Bullfrog Lake from the upper Kearsarge Pass Trail
King Col is tomorrow’s main objective, and as happens when a difficult crossing looms on my mountainous horizon, I am anxious about executing a successful passage. King Col is supposed to be treacherous in normal conditions. I think, with all the snow enduring in the high country, it may be impassable right now. It is a very steep, north facing chute between vertical rock walls, and the likelihood that it’s choked up with snow is high. I have heard two pieces of current (this year) information about it: one, from a guy I encountered below Mather Pass a few weeks ago who had just come off it, said it was terrible, dangerous, lots of snow and a waterfall to boot, and the fall risk was enormous; the other, in an email from some other hikers, who said it was impassable and that they chose an alternate way to cross the long ridge coming west off Mt Clarence King. That is the trick of this pass, that it gives a way from Gardiner Basin north to Woods Creek across this ridge. It may be the best option if conditions are right, but there are some alternatives, with their own drawbacks to consider.
In any case, the ranger had no information about it. I don’t think it’s used much at all. Indeed, it seems to have a have a bad reputation in the online climbing forums. We had a nice chat anyway, and then I left and continued west past the end of Charlotte Lake, past too the end of the maintained trail. The rest of the day would be the ambiguity of an unmaintained and largely abandoned trail for me.
I descended along Charlotte Creek for a few miles following this trail, well-cairned and easy to keep because climbers use it to access Charlotte Dome. After a few miles of winding between pines and then manzanita shrubs, I left the easy-to-follow climbers trail and cut up the steep hillside to Gardiner Pass. Ostensibly I could follow the old and abandoned Gardiner Pass trail over the pass and down into Gardiner Basin, and I found that in fact worked ok. For the rest of the day, I was sometimes on it and sometimes not, but often near it because I would stumble upon it and follow it until I’d lose it again.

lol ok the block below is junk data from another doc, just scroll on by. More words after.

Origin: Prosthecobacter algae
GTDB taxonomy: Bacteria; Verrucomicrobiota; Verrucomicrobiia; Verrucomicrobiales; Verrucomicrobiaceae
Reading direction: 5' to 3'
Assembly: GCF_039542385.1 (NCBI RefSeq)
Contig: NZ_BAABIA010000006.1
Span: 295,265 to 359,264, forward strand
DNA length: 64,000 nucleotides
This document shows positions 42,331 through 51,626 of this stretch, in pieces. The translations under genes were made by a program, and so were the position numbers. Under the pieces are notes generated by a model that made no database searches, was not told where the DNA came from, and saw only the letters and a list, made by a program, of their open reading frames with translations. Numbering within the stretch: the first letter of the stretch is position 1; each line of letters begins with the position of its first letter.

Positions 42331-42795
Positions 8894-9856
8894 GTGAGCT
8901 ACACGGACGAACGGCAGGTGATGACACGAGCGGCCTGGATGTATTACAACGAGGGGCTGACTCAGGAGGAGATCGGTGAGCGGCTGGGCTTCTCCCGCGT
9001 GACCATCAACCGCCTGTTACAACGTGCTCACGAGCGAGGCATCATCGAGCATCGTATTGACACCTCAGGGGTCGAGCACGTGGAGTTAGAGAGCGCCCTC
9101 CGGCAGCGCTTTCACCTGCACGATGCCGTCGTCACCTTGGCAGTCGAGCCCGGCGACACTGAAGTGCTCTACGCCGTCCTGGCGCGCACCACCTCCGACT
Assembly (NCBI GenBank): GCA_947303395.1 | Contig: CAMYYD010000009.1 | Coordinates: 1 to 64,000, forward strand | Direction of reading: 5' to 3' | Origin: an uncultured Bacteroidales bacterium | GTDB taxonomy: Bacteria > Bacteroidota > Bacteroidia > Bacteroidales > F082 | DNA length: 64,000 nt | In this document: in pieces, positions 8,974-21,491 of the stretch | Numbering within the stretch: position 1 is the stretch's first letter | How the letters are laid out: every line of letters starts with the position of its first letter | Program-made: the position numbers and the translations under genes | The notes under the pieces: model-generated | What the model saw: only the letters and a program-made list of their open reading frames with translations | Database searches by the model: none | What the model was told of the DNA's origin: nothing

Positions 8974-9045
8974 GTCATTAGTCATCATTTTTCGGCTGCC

The climb up to Gardiner Pass was steep and slow, and thunderheads built up and spoke out to the south and to the west. I was lightly rained on from time to time as I reached the top and began the descent. It was easy travel.
After some time, as I passed by one of many lovely lakes surrounded by marsh grass, I saw a black bear near the shore, puttering about in that way that black bears do who don’t know that humans are nearby. I watched for a time as the bear rounded the shore and then cut east in the direction I was headed. I waited to give it a chance to make some distance between us, then followed. Not too long later I startled it and it ran off. Shortly after that, I startled either it or another bear, this a mother with a little cub, and they also ran off.
Shortly after that, I hemmed and hawed before deciding to make camp at a nearby lake. I cooked dinner far away from my tent, and will hope for an incident free night.
Rain over Gardiner Basin
The lake I camped at
I’m aware of the ‘lastness’ of this section, that I’m walking to the end of this journey. That I’m flying along on the arrow of time. If I do my part, putting one foot in front of the other, time will do its part, and before long I will be standing on the road at Road’s End a bit stunned, like a bird flying into an invisible window pane.
Keeping the bears away